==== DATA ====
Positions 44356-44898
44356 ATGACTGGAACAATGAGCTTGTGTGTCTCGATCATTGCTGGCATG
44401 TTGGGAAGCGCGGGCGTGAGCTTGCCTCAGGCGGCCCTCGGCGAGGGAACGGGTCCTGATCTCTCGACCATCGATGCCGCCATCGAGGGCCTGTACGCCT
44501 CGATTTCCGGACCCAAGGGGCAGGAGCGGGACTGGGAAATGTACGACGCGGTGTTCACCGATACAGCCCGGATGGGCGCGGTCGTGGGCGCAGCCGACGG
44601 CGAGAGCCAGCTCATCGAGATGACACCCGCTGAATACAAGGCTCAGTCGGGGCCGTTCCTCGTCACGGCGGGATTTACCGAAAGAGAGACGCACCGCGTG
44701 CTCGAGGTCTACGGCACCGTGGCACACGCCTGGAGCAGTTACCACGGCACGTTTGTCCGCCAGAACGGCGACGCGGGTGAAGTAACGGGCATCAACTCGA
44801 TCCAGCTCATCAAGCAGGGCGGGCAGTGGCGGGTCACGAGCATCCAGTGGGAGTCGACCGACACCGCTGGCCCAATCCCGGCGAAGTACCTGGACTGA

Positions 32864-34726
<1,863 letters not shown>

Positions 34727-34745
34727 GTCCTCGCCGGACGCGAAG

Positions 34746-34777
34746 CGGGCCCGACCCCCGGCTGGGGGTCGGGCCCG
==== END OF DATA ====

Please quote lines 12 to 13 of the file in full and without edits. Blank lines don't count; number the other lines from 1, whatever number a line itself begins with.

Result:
Positions 34746-34777
34746 CGGGCCCGACCCCCGGCTGGGGGTCGGGCCCG